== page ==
Designating Vietnam as a currency manipulator: Mnuchin's sound and fury
In an act of political vandalism, outgoing Treasury Secretary Steven Mnuchin has declared Vietnam a “currency manipulator.” Yet any gain from roiling the diplomatic waters would appear to be negligible: As a result of this public designation, Treasury pledges now to "commence enhanced bilateral engagement with Vietnam .” To quote Shakespeare, this is sound and fury signifying nothing.
The Treasury action is a product of the Omnibus Trade and Competitiveness Act of 1988. The legislation was an attempt by a restive Congress, concerned about chronic US trade deficits and perceived inaction by the Reagan administration, to force executive branch action. The law requires Treasury to make periodic reports to Congress identifying countries manipulating their exchange rates to gain unfair advantage in international trade and artificially boost exports and to specify actions undertaken to rectify the situation. The law was updated in 2015.
During the intervening three decades, Treasury has been a reluctant participant, only ever identifying a handful of countries as currency manipulators. The report in which Vietnam and Switzerland are targeted was due in October 2020. The announcement one day after the Electoral College confirmed Joe Biden as the president-elect is, well, suspicious.
The concept of currency manipulation itself is a slippery one on which there is no professional consensus. Economists, most prominently my colleagues Fred Bergsten and Joseph Gagnon, have attempted to distinguish analytically between cases in which countries engage in a reasonable level of currency market intervention (to stabilize the currency or smooth currency movements) and more questionable attempts to maintain undervalued currencies. The statistical models used to determine what is reasonable and what is not are imprecise. As my colleague Jason Furman observes, recent analyses by the International Monetary Fund suggest a reduction in any exchange rate misalignment and an attenuation of Vietnam’s current account surplus over the past year. And even Gagnon, who defines the aggressive bound of rationality on the issue of currency manipulation, believes Treasury got it wrong on the Vietnam designation.
So what is going on? One unintended consequence of the Trump administration’s trade war with China has been the relocation of production from China to Vietnam. The country is receiving foreign direct investment, much of it in assembly operations. Both imports and exports are rising and its overall surplus declining. But its bilateral surplus with the United States is rising, as imports that the United States previously sourced from China are now coming from Vietnam. Analytically, bilateral deficits are irrelevant, but the 2015 revision of the law includes them as a key criterion for Treasury in making its judgement. And that rising bilateral deficit is a cardinal sin in the eyes of the Trump administration.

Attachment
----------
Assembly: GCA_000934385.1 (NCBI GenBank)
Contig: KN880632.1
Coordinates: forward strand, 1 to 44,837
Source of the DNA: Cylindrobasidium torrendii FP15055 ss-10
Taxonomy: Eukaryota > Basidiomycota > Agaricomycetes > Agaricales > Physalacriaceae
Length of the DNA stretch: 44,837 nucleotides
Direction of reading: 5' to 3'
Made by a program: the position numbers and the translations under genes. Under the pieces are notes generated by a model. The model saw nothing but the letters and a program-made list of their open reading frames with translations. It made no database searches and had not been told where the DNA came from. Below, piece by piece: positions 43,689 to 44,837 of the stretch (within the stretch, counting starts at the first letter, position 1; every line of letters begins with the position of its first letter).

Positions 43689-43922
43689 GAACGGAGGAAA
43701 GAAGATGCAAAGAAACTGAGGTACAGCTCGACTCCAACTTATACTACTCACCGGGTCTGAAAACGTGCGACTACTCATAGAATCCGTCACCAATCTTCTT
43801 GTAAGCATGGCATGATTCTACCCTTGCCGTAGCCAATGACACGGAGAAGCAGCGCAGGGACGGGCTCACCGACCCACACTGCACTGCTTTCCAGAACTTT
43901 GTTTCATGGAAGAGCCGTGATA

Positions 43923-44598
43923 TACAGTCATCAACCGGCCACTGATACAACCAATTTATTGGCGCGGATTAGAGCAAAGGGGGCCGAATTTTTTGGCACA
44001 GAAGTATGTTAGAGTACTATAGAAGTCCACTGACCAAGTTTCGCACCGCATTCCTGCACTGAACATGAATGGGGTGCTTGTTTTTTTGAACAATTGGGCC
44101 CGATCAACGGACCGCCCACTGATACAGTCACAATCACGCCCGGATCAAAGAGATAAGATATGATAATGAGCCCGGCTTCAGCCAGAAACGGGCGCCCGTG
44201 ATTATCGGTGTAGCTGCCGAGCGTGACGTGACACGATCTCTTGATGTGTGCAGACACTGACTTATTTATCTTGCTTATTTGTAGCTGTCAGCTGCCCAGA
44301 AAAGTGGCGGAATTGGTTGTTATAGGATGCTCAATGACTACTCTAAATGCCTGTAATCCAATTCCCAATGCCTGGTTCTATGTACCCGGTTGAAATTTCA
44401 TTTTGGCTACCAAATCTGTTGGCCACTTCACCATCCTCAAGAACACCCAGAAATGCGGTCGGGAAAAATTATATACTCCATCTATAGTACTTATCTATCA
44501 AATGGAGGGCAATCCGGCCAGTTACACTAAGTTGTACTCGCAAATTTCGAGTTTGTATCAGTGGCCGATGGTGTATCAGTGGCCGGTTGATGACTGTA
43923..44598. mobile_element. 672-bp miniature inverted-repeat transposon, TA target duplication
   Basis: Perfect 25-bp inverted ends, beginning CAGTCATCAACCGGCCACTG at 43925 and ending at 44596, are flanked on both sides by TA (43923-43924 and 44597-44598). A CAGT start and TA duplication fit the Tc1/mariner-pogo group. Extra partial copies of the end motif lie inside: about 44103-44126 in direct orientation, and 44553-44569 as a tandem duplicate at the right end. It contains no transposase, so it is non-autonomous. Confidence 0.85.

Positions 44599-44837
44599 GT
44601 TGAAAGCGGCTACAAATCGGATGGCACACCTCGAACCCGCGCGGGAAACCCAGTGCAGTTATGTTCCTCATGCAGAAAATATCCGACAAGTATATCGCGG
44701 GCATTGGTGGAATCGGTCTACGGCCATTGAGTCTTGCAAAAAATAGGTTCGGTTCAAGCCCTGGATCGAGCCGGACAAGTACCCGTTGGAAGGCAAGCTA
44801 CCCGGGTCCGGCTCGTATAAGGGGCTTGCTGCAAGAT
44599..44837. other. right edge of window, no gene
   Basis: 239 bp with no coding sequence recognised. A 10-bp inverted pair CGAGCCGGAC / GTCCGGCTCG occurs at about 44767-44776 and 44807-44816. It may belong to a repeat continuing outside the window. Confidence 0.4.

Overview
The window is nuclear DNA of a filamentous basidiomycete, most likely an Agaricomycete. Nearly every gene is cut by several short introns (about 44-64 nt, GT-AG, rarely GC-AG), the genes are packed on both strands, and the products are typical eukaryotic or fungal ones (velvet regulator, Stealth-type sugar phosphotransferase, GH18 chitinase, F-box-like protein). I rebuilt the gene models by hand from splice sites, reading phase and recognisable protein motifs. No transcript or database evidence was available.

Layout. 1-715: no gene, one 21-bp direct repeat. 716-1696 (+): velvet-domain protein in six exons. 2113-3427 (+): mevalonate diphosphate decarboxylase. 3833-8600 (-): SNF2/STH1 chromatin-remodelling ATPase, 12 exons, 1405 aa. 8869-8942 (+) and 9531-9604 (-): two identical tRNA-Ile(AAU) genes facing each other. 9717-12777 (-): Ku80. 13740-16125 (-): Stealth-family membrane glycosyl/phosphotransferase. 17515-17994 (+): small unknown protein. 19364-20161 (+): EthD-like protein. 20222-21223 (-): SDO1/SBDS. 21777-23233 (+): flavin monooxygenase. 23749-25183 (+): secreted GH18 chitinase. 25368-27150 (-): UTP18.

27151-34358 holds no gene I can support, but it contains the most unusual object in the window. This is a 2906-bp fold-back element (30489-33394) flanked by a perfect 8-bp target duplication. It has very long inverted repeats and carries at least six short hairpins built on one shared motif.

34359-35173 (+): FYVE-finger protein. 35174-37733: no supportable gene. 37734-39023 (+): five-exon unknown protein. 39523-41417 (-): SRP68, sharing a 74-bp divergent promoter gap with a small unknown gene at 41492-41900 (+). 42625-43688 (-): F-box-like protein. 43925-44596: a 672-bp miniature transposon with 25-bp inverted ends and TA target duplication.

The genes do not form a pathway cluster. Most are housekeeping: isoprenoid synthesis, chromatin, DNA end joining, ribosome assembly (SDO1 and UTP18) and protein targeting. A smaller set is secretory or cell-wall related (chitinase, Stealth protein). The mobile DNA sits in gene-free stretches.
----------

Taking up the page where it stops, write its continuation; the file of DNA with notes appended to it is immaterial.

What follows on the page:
Why should we care? From an economics standpoint, this is a sideshow: As Furman has pointed out, the Vietnamese economy is roughly 1 percent the size of the US economy and nothing that happens on the Vietnamese dong front will have a material impact on US macroeconomic performance.
Diplomatically, this is an own goal. When the Trump administration rolled out its “Indo-Pacific” strategy in 2017, the stated goal was to promote collective security through bilateral and regional alliances, in part to balance a rising China. Vietnam ought to be at the center of this effort: It is a natural strategic rival to China, and the rapprochement between the United States and Vietnam in the decades following the Vietnam War has been one of Washington’s most notable diplomatic achievements of the last half century. The United States encouraged Vietnamese entry into the Association of Southeast Asian Nations (ASEAN) and the Asia-Pacific Economic Cooperation (APEC) group and participation in the Trans-Pacific Partnership (TPP) before the United States withdrew from that effort. All of these developments are to be applauded. (Ironically, had the United States not withdrawn from the TPP, it would have been able to address its exchange rate concerns with Vietnam through that pact.)
Recently, Vietnam was one of 15 Asian countries joining together to form the Regional Comprehensive Economic Partnership (RCEP). As a common member of the Comprehensive and Progressive Agreement for Trans-Pacific Partnership (CPTPP)—the successor to TPP—it is at the center of Asian trade developments.
Apart from the desirability of maintaining good diplomatic relations with Vietnam for their own sake, in an environment where the United States is worried about possible Chinese destabilization or coercion of regional allies, Vietnam is a linchpin that Washington should be courting, not publicly humiliating so that it can “commence enhanced bilateral engagement.” In principle, the designation as a “currency manipulator” could be a step toward the imposition of countervailing duties on imports from Vietnam, but that outcome is highly unlikely: As my colleagues Furman and Gagnon point out, Treasury’s case against Vietnam is weak, and there is no evidence of buy-in from the incoming Biden administration, which will be left to clean up the mess. This is a road to nowhere.
The Treasury action is mistimed and self-defeating. It does diplomatic damage with little prospect of payoff to the US economy. It appears to resemble cogent policy less than “a tale Told by an idiot, full of sound and fury, Signifying nothing.”